We're sick of people telling us the right and wrong way to use Twitter, and that includes this missive by Slate's Farhad Manjoo about the platform's recent "expanded tweets" upgrade. Manjoo gleefully reiterates his call for a longer character limits, pointing back to an argument he made in 2011 for doubling character limits, explaining that Twitter doesn't work like it used to. "Now people use Twitter for news, jokes, conversations, and ferocious arguments—and 140 characters is too cramped for all of these things," he writes, suggesting a longer 280 character limit to add "heft" to tweets. Beyond the idea that there is a magic number for the perfect tweet, as self-professed Twitter anarchists, we take offense to the suggestion that we up and change our social media society because Manjoo can't fit his musings into the original Twitter limit.

Yes, we know, the character limit's origins make the current rule moot. Societies make a rule in a specific historical moment, and then evolve them as times change. Twitter, for example, picked that magic number because back then Twitter was very SMS text message-based. At that time, messages had 160 character limits (they still do, but most of us use fancier phones now), so Twitter's founders thought they should stay within that limit. And, voilà: A rule was born. That no longer makes sense, argues Manjoo:

A shrinking percentage of Twitter’s userbase accesses the site through SMS, so the 140-character limit was becoming increasingly arbitrary (SMS users will still see all Tweets, but they won’t be able to see the expanded summaries). Instead, most of us get our tweets on the Web and on smartphones, venues that allow for richer content.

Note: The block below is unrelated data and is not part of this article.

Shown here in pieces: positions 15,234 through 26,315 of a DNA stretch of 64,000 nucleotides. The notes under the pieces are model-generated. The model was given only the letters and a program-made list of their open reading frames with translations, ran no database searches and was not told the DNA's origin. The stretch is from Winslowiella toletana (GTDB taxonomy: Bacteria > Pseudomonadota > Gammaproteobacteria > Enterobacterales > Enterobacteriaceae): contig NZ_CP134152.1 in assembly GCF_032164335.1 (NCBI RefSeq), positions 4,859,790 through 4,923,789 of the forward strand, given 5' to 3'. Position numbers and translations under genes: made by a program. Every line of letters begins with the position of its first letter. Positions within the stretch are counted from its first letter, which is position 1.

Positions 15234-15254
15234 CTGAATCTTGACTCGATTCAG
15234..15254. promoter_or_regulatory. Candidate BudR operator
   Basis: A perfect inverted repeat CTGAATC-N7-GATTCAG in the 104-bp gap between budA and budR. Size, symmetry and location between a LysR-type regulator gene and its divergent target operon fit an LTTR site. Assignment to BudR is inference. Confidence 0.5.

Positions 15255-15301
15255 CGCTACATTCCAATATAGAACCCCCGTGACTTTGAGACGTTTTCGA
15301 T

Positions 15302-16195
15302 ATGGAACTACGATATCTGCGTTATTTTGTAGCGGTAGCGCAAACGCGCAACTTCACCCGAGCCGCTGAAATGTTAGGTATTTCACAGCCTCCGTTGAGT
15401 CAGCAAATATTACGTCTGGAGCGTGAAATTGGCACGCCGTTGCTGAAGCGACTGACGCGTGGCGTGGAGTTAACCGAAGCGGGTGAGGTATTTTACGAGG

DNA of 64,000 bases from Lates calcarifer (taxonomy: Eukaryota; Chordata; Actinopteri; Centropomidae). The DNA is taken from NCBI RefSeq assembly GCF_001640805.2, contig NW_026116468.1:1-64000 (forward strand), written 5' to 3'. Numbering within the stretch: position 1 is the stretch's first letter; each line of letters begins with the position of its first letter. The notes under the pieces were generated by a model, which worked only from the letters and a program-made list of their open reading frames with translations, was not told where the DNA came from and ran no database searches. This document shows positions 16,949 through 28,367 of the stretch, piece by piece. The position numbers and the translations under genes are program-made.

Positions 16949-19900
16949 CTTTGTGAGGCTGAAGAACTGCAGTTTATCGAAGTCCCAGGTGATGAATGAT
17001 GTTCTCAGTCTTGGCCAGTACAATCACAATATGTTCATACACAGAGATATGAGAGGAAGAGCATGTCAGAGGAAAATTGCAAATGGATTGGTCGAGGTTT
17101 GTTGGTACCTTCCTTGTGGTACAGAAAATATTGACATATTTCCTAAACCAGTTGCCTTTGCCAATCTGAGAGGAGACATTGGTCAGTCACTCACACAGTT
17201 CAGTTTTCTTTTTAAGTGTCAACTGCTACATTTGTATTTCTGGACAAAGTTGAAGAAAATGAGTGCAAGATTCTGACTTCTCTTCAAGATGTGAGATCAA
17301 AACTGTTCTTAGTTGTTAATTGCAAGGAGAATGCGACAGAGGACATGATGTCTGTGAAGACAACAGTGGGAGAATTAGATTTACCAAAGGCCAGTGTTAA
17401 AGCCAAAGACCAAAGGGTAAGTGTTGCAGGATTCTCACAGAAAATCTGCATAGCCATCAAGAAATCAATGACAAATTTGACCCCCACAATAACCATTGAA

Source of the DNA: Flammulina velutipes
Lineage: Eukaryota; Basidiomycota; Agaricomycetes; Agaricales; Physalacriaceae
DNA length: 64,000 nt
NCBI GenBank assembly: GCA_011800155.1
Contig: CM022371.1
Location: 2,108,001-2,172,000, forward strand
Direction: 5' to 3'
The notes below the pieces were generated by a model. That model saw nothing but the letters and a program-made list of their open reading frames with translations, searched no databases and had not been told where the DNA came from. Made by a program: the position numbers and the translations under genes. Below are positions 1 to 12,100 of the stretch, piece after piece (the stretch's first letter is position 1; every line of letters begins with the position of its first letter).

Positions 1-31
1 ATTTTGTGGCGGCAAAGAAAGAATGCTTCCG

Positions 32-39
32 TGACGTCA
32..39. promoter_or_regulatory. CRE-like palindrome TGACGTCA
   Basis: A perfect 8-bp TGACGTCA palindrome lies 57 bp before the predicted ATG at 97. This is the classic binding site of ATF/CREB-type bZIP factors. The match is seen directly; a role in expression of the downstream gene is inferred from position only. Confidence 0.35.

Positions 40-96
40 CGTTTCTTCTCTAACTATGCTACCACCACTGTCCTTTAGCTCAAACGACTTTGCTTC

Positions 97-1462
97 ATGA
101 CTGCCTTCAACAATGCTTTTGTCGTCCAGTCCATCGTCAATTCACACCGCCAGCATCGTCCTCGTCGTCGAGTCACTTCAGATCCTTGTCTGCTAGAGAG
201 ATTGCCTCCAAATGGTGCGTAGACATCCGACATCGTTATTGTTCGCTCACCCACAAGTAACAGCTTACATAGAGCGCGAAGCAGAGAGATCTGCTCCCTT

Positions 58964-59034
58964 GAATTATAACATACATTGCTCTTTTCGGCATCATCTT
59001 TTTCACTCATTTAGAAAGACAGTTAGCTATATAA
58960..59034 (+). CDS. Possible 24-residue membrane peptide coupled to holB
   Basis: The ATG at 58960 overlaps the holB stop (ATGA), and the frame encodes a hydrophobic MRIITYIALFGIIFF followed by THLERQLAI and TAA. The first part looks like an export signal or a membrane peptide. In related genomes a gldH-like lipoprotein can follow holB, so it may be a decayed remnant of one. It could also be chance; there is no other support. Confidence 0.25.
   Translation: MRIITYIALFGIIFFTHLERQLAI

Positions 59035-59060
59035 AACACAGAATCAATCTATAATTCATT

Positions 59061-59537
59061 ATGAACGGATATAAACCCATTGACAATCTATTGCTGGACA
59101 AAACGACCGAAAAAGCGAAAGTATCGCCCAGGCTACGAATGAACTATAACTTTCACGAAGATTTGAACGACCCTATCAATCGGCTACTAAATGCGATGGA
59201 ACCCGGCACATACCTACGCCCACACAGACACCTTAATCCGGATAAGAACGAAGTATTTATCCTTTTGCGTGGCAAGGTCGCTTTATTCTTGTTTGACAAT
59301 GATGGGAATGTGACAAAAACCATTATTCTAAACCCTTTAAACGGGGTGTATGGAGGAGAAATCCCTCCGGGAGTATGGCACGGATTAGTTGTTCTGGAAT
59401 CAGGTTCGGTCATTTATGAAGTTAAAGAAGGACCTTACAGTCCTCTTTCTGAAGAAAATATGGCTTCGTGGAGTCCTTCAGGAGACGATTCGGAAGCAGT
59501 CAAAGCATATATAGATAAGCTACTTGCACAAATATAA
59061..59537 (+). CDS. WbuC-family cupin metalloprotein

Yes, we know. But that's the decision Twitter made. And, that's how we have learned to use the service. Or, as GigaOm's Mathew Ingram put it the first time Manjoo made this argument: "The point the Slate writer misses (or hints at, and then discards) is that if it did this, it wouldn’t be Twitter any more."

Really, if Manjoo wants a service that gives him a hundred or so more characters, The BCC tells us that Tory MP Louise Mensch just launched a rival service that has a 180 character limit. Her inspiration, by the way, was AOL chat rooms. (Will 40 extra characters satify Manjoo?)

We're not suggesting Twitter (or all civilizations) shouldn't amend archaic rules, but the 140 character limit is Twitter's core idea. Plus, this seems like a dangerous path to go down. "Twitter’s purpose is to reflect everything that’s going on in this crazy ecosystem. If it takes a few hundred more characters to do so, what’s so bad about that?" Manjoo asks. Won't 280 characters eventually feel too short for this increasingly "crazy" Internet ecosystem?

Twitter, however, has already addressed Manjoo's issue without ridding the site of its founding principle, announcing an expanded tweet, which shows more information about an accompanying link. This adds "heft" to a tweet, just like Manjoo wants, without giving Tweeters any more room for their oh-so-important musings, as the example to the right shows. Twitter still has its 140 character limit and Manjoo gets substance. Though, it might not be the exact substance he wants, as this new feature doesn't give him any more of a voice.